The Chinese American Community (ACA)

ACA was one of the founding chapters of the Organization of Chinese Americans. The collection includes a wide variety of documents, including minutes and committee papers; correspondence with the Foreign Office, the London Chambers of Commerce, local Chambers, Tientsin and Hong Kong Associations, and the Federation of British Industries.

As intermediary platforms, Chinese associations bind individual overseas Chinese to the Chinese state whilst also serving their collective interests in host societies. They are answerable to the Chinese embassy for special political mobilisation and business regulation.


The China Association was founded in 1972 as a community-based not-for-profit human service organization to address the general welfare of Chinese and Asian Americans. It serves the Sunset Park, Borough Park, and Bay Ridge neighborhoods of Brooklyn, NY, as well as all New York City residents.

Originally a mercantile body, the China Association represented British merchants with interests in trade with China. It corresponded with the Foreign Office regarding commercial grievances in China, and it maintained close links with the London Chamber of Commerce, local Chambers in Hong Kong, Shanghai, Yokohama, and Tientsin, and with the Chinese Government.

The Library has extensive China Association papers, primarily in the form of minutes and committee papers. These documents provide valuable insights into the life of Chinese immigrants in their new home.


The CSA works closely with many main stream organizations to serve the community, such as assisting local businesses and residents in times of disaster or distress. They also promote and preserve Chinese culture through community activities, social events and cultural exchanges. The CSA aims to provide a comfortable environment for students and serve as a platform for integration into the mainstream American society.

Ethnic Chinese associations with government cooperation and sponsorship have a stronger ‘global community relationship network’ than privately organised ones (Cheng, 2012). Furthermore, they have the ability to offer’soft landing’ opportunities for China-based MNEs to invest in Southeast Asia because of their established contacts and resources at both the domestic and international levels.

Ethnic Chinese with long overseas experiences and rich knowledge of host countries’ cultures, politics and histories have a good understanding of the local socio-economic contexts. Therefore, they are able to facilitate and enhance Chinese MNEs’ investment’soft landing’ in Southeast Asian countries.


The China Association was an organization with a very wide membership and many branch associations. It was a forum for discussion of Chinese affairs and an organisation through which the opinions of its members could be represented to the British Government, local Chambers of Commerce and the Federation of British Manufacturers.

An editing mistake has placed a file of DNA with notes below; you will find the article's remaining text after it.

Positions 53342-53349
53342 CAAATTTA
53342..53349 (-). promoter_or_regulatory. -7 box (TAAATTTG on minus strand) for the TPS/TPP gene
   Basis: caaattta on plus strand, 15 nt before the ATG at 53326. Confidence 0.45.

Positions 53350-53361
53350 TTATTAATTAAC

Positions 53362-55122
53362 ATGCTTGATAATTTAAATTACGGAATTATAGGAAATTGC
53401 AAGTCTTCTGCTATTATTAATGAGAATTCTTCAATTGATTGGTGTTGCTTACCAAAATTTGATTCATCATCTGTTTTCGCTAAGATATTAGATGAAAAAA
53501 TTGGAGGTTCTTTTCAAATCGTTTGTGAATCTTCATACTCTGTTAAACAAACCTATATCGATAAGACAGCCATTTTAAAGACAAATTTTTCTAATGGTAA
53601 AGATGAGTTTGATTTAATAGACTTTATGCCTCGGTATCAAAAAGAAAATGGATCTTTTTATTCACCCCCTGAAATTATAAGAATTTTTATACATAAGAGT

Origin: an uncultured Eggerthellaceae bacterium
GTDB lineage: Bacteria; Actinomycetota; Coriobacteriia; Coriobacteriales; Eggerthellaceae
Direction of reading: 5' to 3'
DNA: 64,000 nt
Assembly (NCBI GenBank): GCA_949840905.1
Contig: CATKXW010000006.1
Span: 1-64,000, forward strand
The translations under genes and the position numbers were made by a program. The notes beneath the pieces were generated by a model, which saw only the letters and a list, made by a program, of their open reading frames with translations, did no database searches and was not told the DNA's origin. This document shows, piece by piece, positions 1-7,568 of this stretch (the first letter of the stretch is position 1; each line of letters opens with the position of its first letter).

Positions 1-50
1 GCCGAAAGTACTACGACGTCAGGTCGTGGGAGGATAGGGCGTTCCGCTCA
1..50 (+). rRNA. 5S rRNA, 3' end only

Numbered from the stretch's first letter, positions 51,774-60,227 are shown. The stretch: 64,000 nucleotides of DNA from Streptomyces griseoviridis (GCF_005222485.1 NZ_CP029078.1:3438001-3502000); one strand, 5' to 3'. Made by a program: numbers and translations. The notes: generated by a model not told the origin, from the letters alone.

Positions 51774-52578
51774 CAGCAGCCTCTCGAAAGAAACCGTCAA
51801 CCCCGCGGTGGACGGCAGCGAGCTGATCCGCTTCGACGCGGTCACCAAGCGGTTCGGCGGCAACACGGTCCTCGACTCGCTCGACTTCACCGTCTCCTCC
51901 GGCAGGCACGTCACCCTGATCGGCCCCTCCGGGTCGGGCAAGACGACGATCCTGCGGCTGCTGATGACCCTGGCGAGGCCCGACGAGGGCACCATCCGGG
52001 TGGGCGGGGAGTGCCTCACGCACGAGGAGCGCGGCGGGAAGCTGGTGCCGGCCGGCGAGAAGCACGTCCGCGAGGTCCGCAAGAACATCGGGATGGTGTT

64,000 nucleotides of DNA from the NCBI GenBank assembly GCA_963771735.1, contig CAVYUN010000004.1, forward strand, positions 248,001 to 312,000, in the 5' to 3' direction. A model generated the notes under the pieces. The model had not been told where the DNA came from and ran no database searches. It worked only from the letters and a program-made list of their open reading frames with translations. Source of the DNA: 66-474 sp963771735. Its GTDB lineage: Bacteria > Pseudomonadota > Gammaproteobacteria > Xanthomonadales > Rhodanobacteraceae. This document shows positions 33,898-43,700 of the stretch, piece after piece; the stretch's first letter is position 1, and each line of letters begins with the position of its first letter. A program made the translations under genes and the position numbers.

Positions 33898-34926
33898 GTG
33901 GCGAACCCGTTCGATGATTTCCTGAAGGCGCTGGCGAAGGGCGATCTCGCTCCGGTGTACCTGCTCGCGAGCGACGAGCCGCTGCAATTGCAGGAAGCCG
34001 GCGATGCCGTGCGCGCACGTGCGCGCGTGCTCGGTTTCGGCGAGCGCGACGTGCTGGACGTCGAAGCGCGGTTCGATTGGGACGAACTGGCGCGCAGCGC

Following World War II, with the Communist advance across China and the Nationalist blockade of important cities, the Association worked to alert the British Government to the difficulties faced by British trade. This proved successful and brought about official action to ensure that British assets and concerns would be protected.

CCBA works with mainstream community organizations to provide services that are of interest to the Chinese American community, including support groups for families with children from China, community health initiatives and educational and cultural programs. In addition, CCBA participates in fund-raising drives and supports a variety of charity activities. CCBA has also lobbied on behalf of its member families to help secure immigration rights for their families.


The Chinese Association is a non-profit organization that hosts workshops and activities for its members. It aims to foster fun, friendship and cultural enrichment among Chinese American families. The organization also celebrates traditional Chinese holidays and strengthens cultural ties by hosting social gatherings throughout the year.

The association provides a platform for the preservation of Chinese culture and serves as an information hub for Pace Chinese students, scholars and alumni. It holds a variety of events including the Annual Lunar New Year Celebration and Mid-Autumn Festival (Moon Fest), showcasing Chinese dance performances, music instruments and food tasting.

The Greater Washington Chinese Association was one of the first charter chapters to join the national Organization of Chinese Americans. The group held numerous fund-raising drives and participated in many parades and World War II bond sale efforts. In addition, it hosted many cultural and community service activities for its membership. Throughout the years, the group has helped many Chinese Americans in need of assistance with housing, food and social services.

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